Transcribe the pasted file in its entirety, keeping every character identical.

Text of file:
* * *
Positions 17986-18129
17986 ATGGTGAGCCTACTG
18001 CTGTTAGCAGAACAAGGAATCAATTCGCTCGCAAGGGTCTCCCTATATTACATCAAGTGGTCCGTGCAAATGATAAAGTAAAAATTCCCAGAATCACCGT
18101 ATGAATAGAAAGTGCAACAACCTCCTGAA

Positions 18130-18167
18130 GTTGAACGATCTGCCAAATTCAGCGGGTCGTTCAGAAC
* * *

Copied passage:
Positions 17986-18129
17986 ATGGTGAGCCTACTG
18001 CTGTTAGCAGAACAAGGAATCAATTCGCTCGCAAGGGTCTCCCTATATTACATCAAGTGGTCCGTGCAAATGATAAAGTAAAAATTCCCAGAATCACCGT
18101 ATGAATAGAAAGTGCAACAACCTCCTGAA

Positions 18130-18167
18130 GTTGAACGATCTGCCAAATTCAGCGGGTCGTTCAGAAC